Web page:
Is scandal endemic to an industry so caught up in gaining a competitive edge that it loses sight of the consequences?
Another major automobile manufacturer admitted this week to misleading regulators about its fuel efficiency claims, and once again the behavior of a few has cast a shadow over the automobile industry as a whole.
Two years ago it was Hyundai Motor Corp. that admitted overstating its mileage estimates on a number of their vehicles, and before that it was the Ford Motor Co. Late last year Volkswagen AG cheated regulators with emission-test sensing software that made their cars appear to burn diesel fuel much cleaner than what was actually the case.
The sophistication and depth of their deception is among the most elaborate ever seen in the automotive industry.
Just a couple of days ago, Mitsubishi Motor Corp. also admitted to testing and reporting irregularities on their fuel economy claims for a model that was sold only in Japan, seeming to limit the damage to their credibility. However, now that the alarm has been sounded, their entire fleet will surely be scrutinized for similar discrepancies.
When such things occur, it clearly erodes the public’s trust. Reasonable people could certainly begin to wonder if the cheating is endemic? Here’s what we know: The automotive industry is intensely competitive and the manufacturers literally spend billions to gain small advantages against each other in their quest for market share.
And with operations spread out all over the world, it’s not just the manufacturers that can get snared in wrong-doing. Even automotive suppliers (think Takata) are battling hard to hang on to their existing business and ultimately win more.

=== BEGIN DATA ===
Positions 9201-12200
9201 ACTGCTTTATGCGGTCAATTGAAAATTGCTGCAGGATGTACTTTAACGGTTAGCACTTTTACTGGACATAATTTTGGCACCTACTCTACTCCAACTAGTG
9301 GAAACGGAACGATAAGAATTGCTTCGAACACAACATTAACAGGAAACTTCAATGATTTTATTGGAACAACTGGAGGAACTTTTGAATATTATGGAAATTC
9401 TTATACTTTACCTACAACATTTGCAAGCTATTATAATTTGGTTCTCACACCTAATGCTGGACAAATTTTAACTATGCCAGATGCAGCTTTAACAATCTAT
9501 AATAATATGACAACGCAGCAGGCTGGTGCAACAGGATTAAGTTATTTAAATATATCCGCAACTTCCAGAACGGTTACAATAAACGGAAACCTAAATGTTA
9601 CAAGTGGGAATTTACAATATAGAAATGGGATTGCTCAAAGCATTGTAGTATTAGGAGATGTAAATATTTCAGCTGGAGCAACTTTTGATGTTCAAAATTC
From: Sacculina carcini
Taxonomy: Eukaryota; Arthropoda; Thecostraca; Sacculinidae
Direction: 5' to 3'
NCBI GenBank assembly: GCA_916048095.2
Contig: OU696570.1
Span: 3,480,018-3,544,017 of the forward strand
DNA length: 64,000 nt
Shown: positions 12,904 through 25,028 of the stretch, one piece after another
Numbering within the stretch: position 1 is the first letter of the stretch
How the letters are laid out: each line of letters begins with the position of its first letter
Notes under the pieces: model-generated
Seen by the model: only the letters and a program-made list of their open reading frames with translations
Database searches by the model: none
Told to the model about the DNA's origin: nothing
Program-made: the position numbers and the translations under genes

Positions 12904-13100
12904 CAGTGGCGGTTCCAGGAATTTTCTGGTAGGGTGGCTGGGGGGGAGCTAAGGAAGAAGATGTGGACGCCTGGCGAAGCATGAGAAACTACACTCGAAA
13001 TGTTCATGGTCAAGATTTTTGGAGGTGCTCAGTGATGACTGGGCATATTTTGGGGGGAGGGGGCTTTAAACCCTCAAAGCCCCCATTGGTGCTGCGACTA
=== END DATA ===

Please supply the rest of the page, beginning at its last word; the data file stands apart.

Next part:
However, something that isn’t given much attention is that the local retailers are just as shocked and troubled as customers. They’ve invested mightily in the brand or brands, including spending vast sums on commercial real estate, training, equipment, maintenance and more as well as on millions of dollars worth of inventory. This is not to support an excuse on behalf of the dealers; it’s merely to point out that they’re also caught completely unaware.
When a major recall is announced on any vehicle, the retailers hold their breath, hoping that the issue in no way affects their customers’ safety, but also crossing their fingers that recall doesn’t invovle one or more of their vehicles, which can badly tarnish the brand and put the brakes on sales.
On the one hand, the automobile industry has been doing a much better job of regulating itself, and that’s one of the primary reasons we seem to be hearing more about recalls. They’ve become ultra-vigilant in the face of these scandals, and the result is they’re finding and correcting more issues faster than ever before.
On the other hand, the temptation to cheat to win an unfair advantage is always going to be bound up in the most difficult problems to solve, and people in highly responsible positions are always going to be vulnerable to the pressure. The real trouble for those who do give in to the temptation is that invariably the truth will out.
And when it does, no one’s going to be happy, least of all the perpetrators themselves.